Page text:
5 likely RBI moves to push digital transactions
- Rahul Gandhi to begin three-day Gujarat visit from Monday
- Narayan Rane to meet Amit Shah in Delhi tomorrow
- Germany Elections: Angela Merkel wins 4th term as far-right enters parliament
- Eye on 2019 Lok Sabha elections, Mayawati to hold rallies across India
- Maruti Suzuki Dzire overtakes Alto as India’s best-selling car in August
Mumbai: With the launch of the BharatQR on Monday, the Indian banking and payments system has moved another step in the direction of reducing the dependence on cash for transactions. This, along with the Unified Payments Interface (UPI), Bharat Bill Payment System (BBPS), the National Unified USSD Platform (NUUP) and the Aadhaar Payment Bridge, are all moves in this direction, supported by the banking sector regulator.
The Reserve Bank of India (RBI) had released its vision statement on payment and settlement systems for the period 2015-2018, in June 2016. In its statement, the RBI mentioned a number of areas which it will closely monitor and act upon to push digital transactions in the country.
Here’s a look at five major areas where we will see action over the next two years:
Improving speed of transactions: While the BharatQR is built around the concept of promoting interoperability, the central bank has said that it will be focussing on making digital payments quicker and more reliable.
Also read: BharatQR code unveiled: An explainer
In its statement, the RBI has specifically pointed out at the increased adoption and usage of the National Electronic Fund Transfer (NEFT) over the last few years, which will be reviewed to enable faster payment processing through introduction of more frequent settlement cycles. Another area of focus is allowing quicker and easier mobile banking services to the large number of feature phone users, allowing them higher access.
Improving accessibility: The RBI will be spending time and resources to beef up the availability of acceptance infrastructure for digital payments across merchants. The central bank has said that a policy framework will be put in place for setting up necessary acceptance infrastructure, including automated teller machines (ATMs) and point of sale (POS) terminals, across various geographical and industry segments such as groceries, education, transport, utilities, government services and healthcare.
The regulator will also try to expand the scope of payments under BBPS, going beyond payments for utilities such as power, water, gas, telephone and direct-to-home (DTH) cable networks. Trade Receivables Discounting System (TReDS), which is an institutional mechanism for facilitating the financing of trade receivables of micro, small and medium enterprises (MSMEs) from corporate buyers through multiple financiers, will be made fully operational, the RBI has said.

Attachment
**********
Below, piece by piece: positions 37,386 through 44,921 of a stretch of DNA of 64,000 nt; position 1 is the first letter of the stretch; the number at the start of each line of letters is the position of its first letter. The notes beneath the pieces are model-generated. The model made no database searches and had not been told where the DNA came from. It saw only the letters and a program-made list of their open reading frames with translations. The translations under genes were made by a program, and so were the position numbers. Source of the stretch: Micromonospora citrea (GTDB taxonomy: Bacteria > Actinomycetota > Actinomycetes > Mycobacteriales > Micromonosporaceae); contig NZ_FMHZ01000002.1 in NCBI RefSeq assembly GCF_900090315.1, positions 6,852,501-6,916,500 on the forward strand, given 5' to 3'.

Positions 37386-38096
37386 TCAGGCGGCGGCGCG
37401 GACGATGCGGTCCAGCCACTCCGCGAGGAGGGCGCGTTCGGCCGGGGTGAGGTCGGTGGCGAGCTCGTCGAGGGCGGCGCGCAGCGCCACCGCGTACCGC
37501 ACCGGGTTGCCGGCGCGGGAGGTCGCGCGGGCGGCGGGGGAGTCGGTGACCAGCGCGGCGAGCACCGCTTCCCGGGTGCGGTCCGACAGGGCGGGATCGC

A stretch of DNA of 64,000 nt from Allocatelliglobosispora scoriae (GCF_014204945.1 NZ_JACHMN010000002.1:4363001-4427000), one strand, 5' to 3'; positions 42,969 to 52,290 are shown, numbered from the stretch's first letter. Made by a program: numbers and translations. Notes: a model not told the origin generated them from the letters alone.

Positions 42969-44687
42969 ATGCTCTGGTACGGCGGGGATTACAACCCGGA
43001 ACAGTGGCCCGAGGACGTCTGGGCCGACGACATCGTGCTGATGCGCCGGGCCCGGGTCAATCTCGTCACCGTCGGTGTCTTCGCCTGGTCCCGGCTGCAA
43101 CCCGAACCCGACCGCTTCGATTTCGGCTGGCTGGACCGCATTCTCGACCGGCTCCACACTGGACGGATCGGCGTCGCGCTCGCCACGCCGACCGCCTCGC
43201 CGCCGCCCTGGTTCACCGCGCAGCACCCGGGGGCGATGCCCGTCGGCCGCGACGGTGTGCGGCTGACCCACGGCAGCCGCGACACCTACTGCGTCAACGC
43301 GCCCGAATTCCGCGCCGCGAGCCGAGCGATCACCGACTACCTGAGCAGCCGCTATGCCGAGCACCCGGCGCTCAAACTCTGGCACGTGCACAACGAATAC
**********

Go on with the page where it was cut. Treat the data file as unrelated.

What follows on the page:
Push for customer education and training: The regulator has said that it will be working with various stakeholders to improve education and customer awareness around electronic payments. The RBI will implement electronic banking awareness and training (e-BAAT) programmes, it said. Further, the RBI will prepare a framework requiring payment system operators (PSOs) to transparently disclose all fees they charge as part of their service along with the applicable terms and conditions, including liability and use of customer data.
The central bank will encourage payment system providers to adopt best practices for protecting customer interest by putting in place fraud and risk monitoring systems. In addition, a regulatory framework to limit customer liability in case of unauthorised transactions will be put in place.
Improving security of digital transactions: The RBI will push for migration to chip- and PIN-enabled Europay Mastercard Visa (EMV) cards from magnetic strip cards by December 2018, for which it has already laid out a roadmap. The regulator will continue monitoring the progress made by the banks to ensure adherence to the timelines under this roadmap.
It will also ensure that all ATMs read card data from the chips in them and not from the magnetic strips on these cards, which is the current practice. The regulator will also holistically examine the physical and logical safety and security requirements of ATMs’ infrastructure and issue necessary guidelines to strengthen them, it said.
Data collection and interpretation: In its statement, the central bank has said that it will enable banks to report instances of fraud and developments in cyber security electronically. With automation of regulatory reporting and generation of large volumes of data, studies would be undertaken to identify the emerging trends/attributes of payment system, seasonality, pattern analysis, etc. This will strengthen the regulatory decision support system, the RBI said.